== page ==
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House Speaker Paul Ryan dismisses resignation rumors

Speaker of the House Paul Ryan, R-Wisconsin, seen on Capitol Hill in Washington on March 6, 2018.

Reuters

A Republican congressman says that House Speaker Paul Ryan might soon resign, but Ryan's office says he's not going anywhere. Ryan's office dismissed the speculation. "The speaker is not resigning," his spokesperson, AshLee Strong, told CBS News on Monday.

Earlier, Rep. Mark Amodei, R-Nevada, told a local journalist that there was a rumor that Ryan was on his way out, and that Rep. Steve Scalise, a Louisiana Republican who currently serves as majority whip, would replace him.

"The rumor mill is that Paul Ryan is getting ready to resign in the next 30 to 60 days and that Steve Scalise will be the new Speaker," Amodei told "Nevada Newsmakers."

Amodei added that "nobody has talked to" members of Congress about "how they are going to vote" on new leadership. "Now, maybe they have talked to all of the members but me," Amodei continued. "I don't know, so that is the rumor mill from last week."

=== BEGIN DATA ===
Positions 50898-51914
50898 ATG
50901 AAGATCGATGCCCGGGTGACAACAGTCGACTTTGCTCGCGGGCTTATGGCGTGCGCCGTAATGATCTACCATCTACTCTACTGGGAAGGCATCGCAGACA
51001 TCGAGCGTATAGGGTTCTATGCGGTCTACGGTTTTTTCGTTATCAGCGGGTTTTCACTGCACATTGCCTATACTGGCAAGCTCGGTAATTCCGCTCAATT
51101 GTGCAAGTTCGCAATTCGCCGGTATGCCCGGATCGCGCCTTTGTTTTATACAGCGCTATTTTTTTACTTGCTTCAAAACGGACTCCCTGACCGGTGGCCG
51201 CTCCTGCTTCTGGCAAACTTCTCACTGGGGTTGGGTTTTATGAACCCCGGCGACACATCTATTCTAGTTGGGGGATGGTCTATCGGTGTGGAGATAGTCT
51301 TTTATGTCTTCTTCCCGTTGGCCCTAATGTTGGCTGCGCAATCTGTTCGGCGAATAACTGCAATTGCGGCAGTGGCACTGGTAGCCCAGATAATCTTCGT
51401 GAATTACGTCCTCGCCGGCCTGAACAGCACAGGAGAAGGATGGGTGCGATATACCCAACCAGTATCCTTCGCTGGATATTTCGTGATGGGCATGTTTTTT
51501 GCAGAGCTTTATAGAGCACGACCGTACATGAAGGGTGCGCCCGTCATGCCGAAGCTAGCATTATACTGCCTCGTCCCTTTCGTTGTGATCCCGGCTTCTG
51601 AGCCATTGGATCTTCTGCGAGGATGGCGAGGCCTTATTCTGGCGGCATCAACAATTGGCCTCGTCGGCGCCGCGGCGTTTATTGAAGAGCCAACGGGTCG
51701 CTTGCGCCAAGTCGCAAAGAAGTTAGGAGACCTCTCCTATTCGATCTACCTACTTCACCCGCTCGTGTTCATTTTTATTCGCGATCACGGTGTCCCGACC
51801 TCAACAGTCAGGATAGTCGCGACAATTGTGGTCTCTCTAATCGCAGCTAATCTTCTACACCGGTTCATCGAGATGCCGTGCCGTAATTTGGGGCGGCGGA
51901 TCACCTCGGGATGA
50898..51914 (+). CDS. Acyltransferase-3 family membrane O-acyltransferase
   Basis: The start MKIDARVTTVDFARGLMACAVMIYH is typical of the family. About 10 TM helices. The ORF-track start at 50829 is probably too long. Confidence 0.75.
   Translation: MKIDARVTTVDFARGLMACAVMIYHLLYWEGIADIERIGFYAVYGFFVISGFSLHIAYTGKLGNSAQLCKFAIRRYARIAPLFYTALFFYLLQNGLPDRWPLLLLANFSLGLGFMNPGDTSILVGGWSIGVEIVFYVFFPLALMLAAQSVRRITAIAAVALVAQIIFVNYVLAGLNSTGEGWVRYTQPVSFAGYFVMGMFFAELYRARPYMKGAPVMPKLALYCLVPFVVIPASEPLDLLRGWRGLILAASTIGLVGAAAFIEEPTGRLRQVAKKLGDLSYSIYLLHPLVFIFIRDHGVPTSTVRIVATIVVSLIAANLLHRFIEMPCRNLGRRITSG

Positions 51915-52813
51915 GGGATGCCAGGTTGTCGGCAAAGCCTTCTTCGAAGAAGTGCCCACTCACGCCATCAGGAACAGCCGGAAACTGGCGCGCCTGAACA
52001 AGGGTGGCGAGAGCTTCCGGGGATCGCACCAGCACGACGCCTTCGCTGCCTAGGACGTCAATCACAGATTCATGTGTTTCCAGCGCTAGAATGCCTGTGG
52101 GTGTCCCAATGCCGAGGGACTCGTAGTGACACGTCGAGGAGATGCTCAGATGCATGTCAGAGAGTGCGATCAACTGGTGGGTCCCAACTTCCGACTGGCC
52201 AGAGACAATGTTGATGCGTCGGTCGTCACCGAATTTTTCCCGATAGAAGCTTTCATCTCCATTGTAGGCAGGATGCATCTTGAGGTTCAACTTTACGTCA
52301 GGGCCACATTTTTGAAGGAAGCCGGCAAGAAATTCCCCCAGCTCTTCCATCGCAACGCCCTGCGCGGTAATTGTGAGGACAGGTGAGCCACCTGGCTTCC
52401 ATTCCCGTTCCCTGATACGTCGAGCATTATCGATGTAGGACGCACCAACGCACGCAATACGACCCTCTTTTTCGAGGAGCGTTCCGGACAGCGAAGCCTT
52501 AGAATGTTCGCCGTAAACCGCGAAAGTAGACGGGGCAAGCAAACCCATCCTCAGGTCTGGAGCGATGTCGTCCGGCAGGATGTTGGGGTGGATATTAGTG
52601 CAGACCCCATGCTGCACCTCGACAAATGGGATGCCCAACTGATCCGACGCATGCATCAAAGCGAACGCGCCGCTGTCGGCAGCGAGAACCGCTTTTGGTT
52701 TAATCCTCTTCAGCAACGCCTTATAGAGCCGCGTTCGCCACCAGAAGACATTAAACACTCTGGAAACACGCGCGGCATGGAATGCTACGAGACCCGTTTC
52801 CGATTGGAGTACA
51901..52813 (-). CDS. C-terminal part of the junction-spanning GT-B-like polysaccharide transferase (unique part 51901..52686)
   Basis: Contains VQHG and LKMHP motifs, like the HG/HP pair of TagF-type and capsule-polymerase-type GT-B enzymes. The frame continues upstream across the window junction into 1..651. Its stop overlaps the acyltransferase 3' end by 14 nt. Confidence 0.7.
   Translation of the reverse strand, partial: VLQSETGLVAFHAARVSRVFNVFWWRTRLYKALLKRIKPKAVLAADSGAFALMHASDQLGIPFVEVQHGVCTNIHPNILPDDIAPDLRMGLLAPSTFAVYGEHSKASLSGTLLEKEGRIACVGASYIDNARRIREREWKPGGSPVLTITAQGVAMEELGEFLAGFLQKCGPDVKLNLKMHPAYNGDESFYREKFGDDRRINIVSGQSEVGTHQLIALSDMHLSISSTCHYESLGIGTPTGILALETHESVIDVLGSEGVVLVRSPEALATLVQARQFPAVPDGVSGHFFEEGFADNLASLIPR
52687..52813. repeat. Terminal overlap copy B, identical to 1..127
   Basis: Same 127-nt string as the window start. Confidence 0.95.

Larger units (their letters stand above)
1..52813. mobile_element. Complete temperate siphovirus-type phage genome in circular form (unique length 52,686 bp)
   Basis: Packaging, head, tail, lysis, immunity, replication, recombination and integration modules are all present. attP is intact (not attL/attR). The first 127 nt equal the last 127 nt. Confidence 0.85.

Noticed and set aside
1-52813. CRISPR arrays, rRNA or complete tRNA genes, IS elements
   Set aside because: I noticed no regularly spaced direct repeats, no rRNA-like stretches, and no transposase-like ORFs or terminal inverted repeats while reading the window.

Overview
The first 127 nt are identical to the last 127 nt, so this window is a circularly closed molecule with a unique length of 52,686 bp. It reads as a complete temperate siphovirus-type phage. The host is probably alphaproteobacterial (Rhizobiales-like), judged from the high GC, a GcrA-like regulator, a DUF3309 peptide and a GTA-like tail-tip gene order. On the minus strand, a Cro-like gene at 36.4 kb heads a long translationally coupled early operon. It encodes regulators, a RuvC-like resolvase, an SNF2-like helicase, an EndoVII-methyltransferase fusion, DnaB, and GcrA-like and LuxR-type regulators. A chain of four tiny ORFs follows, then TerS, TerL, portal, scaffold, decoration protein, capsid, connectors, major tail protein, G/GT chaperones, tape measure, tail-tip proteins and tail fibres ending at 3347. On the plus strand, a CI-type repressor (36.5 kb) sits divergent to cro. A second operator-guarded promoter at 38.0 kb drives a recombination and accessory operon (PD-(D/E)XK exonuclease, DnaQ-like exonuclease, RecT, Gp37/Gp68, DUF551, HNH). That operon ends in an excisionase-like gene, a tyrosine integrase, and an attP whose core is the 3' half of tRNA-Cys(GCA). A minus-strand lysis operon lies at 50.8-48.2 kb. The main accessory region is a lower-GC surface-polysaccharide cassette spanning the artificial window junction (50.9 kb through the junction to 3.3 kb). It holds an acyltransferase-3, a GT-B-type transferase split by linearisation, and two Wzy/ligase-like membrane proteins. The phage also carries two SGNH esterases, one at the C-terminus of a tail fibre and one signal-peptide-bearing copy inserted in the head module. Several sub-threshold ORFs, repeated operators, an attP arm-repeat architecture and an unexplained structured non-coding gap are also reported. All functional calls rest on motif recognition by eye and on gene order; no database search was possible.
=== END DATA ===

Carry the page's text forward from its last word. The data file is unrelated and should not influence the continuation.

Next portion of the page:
Amodei said he did not know why Ryan would resign, but suggested the speaker may have accomplished all he set out to do in the House.

"I don't know. If I was just guessing, he wanted to do the tax-cut bill," Amodei said. "You know, [former Speaker] John Boehner said the thing: 'Hey, I checked all of the boxes I thought were important and I'm moving on to whatever else.'"

Amodei also indicated that Ryan wants to be president one day, but would not join the Trump White House because of friction between him and Mr. Trump.

"I would be very surprised if there were an open-arms at the other end of Pennsylvania Avenue, for a 'come on in to the administration, Mr. Cheese Guy," Amodei said.

Ryan, who is currently part of a congressional delegation to the Czech Republic, told CBS News' "Face the Nation" in January that he would discuss running for reelection with his family before making a decision on the matter.

"Look, if we're doing fine I have no plans of going anywhere any time soon," Ryan said. "But that's something that my wife and I always decide in late spring of the election year."

CBS News' Rebecca Kaplan contributed reporting to this story.